Description

This mock test of Propositional And First Order Logic MCQ - 2 for Computer Science Engineering (CSE) helps you for every Computer Science Engineering (CSE) entrance exam.
This contains 20 Multiple Choice Questions for Computer Science Engineering (CSE) Propositional And First Order Logic MCQ - 2 (mcq) to study with solutions a complete question bank.
The solved questions answers in this Propositional And First Order Logic MCQ - 2 quiz give you a good mix of easy questions and tough questions. Computer Science Engineering (CSE)
students definitely take this Propositional And First Order Logic MCQ - 2 exercise for a better result in the exam. You can find other Propositional And First Order Logic MCQ - 2 extra questions,
long questions & short questions for Computer Science Engineering (CSE) on EduRev as well by searching above.

QUESTION: 1

Identify the correct translation into logical notation of the following assertion.

"Some boys in the class are taller than all the girls"

Note : taller(x,y) is true if x is taller than y.

Solution:

Now many people get confused when to use ∧ and when to use →. This question tests exactly that. We use ∧ when we want to say that the both predicates in this statement are always true, no matter what the value of x is. We use → when we want to say that although there is no need for left predicate to be true always, but whenever it becomes true, right predicate must also be true. D means there exist some boys x which taller than all girls y.

QUESTION: 2

The following propositional statement is (P → (Q v R)) → ((P ^ Q) → R)

Solution:

We create the truth table for given statement S as :

A formula is satisfiable if there is atleast one assignment for which it is true. Clearly this formula is satisfiable as there are 7 assignments for which it is true. A formula is valid if it is true for all assignments, which is not the case here. Thus, option (A) is correct. Please comment below if you find anything wrong in the above post.

QUESTION: 3

Which of the following is a valid first order formula ? (Here α and β are first order formulae with x as their only free variable)

Solution:

QUESTION: 4

Consider the following formula a and its two interpretations I1 and I2

P_{x} = 'x is a prime number '

Qxy = ' y divides x'

I_{2} : same as I_{1} except that Px - 'x is a composite number'

Q.

Which of the following statements is true?

Solution:

First of all, note that, in α, ¬Qyy is always false, because every number divides itself. Also not that rightmost formula (∀x)[¬Px] is always false, because clearly it is not the case that every number is not the prime number (in case of I1), nor it is the case that every number is not the composite number (in case of I2). Also note that, variable x in this expression is not same as variable x in leftside expression, they are independent. In fact, we can rewrite α as α:(∀x)[Px⇔(∀y)[Qxy⇔¬Qyy]]⇒(∀z)[¬Pz]. Let us consider I1 first. So let us assign some value to x, and see if it satisfies α. We can partition assignments of x into 3 parts : when x is prime, when x is composite, when x is 1.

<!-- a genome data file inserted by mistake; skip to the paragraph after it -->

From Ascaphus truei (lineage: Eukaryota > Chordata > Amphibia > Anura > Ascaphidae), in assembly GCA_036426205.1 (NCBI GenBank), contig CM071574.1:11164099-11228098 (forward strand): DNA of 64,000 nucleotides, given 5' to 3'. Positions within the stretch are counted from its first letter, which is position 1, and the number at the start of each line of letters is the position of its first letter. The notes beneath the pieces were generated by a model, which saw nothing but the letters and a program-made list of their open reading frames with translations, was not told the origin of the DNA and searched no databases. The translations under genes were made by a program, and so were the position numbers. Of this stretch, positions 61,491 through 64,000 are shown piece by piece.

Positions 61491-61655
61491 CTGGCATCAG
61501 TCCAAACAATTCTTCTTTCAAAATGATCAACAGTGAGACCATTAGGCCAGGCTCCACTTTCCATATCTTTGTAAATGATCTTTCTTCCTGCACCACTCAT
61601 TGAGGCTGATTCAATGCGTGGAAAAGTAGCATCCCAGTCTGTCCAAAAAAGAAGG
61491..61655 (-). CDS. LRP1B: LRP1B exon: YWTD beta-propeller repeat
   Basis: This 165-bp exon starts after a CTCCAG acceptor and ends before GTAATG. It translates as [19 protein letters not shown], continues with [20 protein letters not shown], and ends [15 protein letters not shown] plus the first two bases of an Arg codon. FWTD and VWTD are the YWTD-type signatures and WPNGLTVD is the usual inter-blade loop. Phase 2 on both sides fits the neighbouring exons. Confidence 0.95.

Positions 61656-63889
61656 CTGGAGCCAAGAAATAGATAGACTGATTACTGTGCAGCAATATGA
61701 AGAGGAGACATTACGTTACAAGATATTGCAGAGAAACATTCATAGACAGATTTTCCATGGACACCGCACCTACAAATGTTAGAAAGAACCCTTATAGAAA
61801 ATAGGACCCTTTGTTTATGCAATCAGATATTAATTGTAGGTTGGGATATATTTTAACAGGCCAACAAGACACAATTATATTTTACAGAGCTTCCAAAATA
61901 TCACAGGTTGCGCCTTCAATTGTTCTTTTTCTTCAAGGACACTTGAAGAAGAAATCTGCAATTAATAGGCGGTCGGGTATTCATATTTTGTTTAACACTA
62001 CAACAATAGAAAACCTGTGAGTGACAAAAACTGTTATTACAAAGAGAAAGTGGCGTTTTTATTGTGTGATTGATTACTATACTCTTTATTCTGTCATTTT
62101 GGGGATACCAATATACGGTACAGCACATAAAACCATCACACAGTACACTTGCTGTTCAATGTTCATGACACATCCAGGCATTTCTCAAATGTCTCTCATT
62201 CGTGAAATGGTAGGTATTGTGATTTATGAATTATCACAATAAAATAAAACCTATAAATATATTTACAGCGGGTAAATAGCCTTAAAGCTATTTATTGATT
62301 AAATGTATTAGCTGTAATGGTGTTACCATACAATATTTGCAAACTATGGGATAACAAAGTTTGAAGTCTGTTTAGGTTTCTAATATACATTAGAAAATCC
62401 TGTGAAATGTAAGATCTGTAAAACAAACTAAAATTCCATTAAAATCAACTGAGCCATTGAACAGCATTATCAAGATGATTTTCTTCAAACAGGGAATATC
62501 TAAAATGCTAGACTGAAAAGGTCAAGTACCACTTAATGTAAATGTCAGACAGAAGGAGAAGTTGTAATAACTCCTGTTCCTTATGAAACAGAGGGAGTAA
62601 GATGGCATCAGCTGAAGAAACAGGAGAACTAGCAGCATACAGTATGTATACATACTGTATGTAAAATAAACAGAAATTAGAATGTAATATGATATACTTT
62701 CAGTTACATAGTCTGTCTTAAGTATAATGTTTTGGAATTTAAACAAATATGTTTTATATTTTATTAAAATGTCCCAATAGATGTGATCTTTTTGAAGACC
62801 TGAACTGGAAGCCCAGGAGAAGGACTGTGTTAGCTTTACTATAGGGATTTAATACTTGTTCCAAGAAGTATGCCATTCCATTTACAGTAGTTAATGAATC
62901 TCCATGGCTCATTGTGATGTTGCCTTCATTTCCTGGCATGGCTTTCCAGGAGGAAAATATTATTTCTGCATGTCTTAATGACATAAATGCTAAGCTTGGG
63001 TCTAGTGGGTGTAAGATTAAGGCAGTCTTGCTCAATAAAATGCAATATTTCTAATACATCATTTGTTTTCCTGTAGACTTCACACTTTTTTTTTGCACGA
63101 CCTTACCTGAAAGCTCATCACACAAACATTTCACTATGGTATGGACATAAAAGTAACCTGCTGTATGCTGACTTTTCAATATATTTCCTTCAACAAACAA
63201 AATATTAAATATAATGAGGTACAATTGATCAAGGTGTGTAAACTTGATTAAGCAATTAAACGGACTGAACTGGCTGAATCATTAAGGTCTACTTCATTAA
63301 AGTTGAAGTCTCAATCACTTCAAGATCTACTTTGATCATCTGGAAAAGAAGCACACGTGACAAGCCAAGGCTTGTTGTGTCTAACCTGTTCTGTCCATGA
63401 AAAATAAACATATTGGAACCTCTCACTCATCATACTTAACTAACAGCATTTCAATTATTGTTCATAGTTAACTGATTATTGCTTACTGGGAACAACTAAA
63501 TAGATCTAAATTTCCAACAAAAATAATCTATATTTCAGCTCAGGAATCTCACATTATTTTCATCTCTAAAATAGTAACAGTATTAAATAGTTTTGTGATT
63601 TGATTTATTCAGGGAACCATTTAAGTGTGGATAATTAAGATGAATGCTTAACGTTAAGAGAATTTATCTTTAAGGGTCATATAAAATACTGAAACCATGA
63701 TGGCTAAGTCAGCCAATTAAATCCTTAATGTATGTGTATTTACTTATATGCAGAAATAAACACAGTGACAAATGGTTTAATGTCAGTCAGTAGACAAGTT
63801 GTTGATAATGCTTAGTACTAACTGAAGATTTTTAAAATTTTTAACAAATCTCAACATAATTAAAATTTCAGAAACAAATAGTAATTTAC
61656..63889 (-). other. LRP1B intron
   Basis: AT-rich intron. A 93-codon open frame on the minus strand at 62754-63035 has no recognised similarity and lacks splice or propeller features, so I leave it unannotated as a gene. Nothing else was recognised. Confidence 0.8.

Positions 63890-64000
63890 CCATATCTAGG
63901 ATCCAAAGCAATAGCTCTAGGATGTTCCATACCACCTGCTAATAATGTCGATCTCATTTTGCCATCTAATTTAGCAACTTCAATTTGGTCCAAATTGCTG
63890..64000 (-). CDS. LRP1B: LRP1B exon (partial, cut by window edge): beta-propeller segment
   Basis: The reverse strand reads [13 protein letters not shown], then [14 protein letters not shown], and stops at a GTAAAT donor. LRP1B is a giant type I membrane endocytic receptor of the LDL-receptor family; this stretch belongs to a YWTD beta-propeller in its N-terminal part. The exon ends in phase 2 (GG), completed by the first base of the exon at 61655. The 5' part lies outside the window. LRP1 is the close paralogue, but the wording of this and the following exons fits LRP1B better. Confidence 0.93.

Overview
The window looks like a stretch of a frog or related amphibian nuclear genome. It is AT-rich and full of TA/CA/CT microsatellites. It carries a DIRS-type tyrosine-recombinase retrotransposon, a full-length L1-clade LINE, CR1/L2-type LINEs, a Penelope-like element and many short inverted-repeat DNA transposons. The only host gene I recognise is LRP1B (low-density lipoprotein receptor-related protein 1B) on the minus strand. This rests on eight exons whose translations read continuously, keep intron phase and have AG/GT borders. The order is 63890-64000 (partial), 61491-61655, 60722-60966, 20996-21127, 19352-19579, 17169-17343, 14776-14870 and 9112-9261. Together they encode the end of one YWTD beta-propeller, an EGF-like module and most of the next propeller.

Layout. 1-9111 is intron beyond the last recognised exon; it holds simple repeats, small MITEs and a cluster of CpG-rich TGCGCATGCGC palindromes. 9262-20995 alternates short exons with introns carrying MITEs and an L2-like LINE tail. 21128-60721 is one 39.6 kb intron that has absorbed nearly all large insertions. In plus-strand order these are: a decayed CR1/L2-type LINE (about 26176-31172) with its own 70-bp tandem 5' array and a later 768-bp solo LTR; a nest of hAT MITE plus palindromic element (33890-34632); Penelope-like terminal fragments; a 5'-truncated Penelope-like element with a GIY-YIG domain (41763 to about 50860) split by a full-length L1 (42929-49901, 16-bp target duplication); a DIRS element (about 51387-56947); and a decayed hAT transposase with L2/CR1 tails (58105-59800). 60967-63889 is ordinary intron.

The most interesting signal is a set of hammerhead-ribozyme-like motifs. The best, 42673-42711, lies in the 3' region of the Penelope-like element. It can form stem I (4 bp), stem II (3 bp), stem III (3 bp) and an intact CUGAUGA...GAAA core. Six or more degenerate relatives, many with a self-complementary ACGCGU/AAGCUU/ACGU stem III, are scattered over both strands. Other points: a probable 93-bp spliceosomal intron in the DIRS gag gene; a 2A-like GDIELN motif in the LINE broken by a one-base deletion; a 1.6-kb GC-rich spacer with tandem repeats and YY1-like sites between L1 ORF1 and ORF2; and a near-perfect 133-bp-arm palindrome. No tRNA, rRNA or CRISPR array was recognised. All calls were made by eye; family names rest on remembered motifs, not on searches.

- When x is prime : Px is true, also Qxy is false for all y except 1, because only 1 divides x. So formula Qxy⇔¬Qyy is true for all y except 1, but due to ∀y outside this, whole formula ∀y[Qxy⇔¬Qyy] becomes false, because it would have been true if Qxy⇔¬Qyy was true for every y. So now [Px⇔(∀y)[Qxy⇔¬Qyy]] becomes false for all x whenever x is prime. Since for some x (where x is prime), [Px⇔(∀y)[Qxy⇔¬Qyy]] is false, so (∀x)[Px⇔(∀y)[Qxy⇔¬Qyy]] is definitely false, since false⇒ false is true, so α is true in I1, and we don't need other cases of x.
- Now consider I2. Here also we can argue in the same way as we did in cases of I1, here case of x being composite leads to false⇒false, and so α is also true in I2, hence
**option (D) is correct**.

QUESTION: 5

Consider the following logic program P A(x) <- B(x, y), C(y) <- B(x,x) Which of the following first order sentences is equivalent to P?

Solution:

QUESTION: 6

The following resolution rule is used in logic programming:

Derive clause (P v Q) from clauses (P v R), (Q v ¬ R)

Q.

Which of the following statements related to this rule is FALSE?

Solution:

QUESTION: 7

"If X, then Y unless Z" is represented by which of the following formulae in propositional logic? ("¬" is negation "^" is conjunction, and "→" is implication)

Solution:

The statement "If X then Y unless Z" means, if Z doesn't occur, X implies Y i.e. ¬Z→(X→Y), which is equivalent to Z∨(X→Y) (since P→Q ≡ ¬P∨Q), which is then equivalent to Z∨(¬X∨Y). Now we can look into options which one matches with this.

So option **(a)** is (X∧¬Z)→Y = ¬((X∧¬Z))∨Y = (¬X∨Z)∨Y, which matches our expression. So option A is correct.

QUESTION: 8

Consider two well-formed formulas in prepositional logic.

Q.

Which of the following statements is correct?

Solution:

The concept behind this solution is: a) Satisfiable If there is an assignment of truth values which makes that expression true. b) UnSatisfiable If there is no such assignment which makes the expression true c) Valid If the expression is Tautology Here, P => Q is nothing but –P v Q F1: P => -P = -P v –P = -P F1 will be true if P is false and F1 will be false when P is true so F1 is Satisfiable F2: (P => -P) v (-P => P) which is equals to (-P v-P) v (-(-P) v P) = (-P) v (P) = Tautology So, F1 is Satisfiable and F2 is valid Option (a) is correct.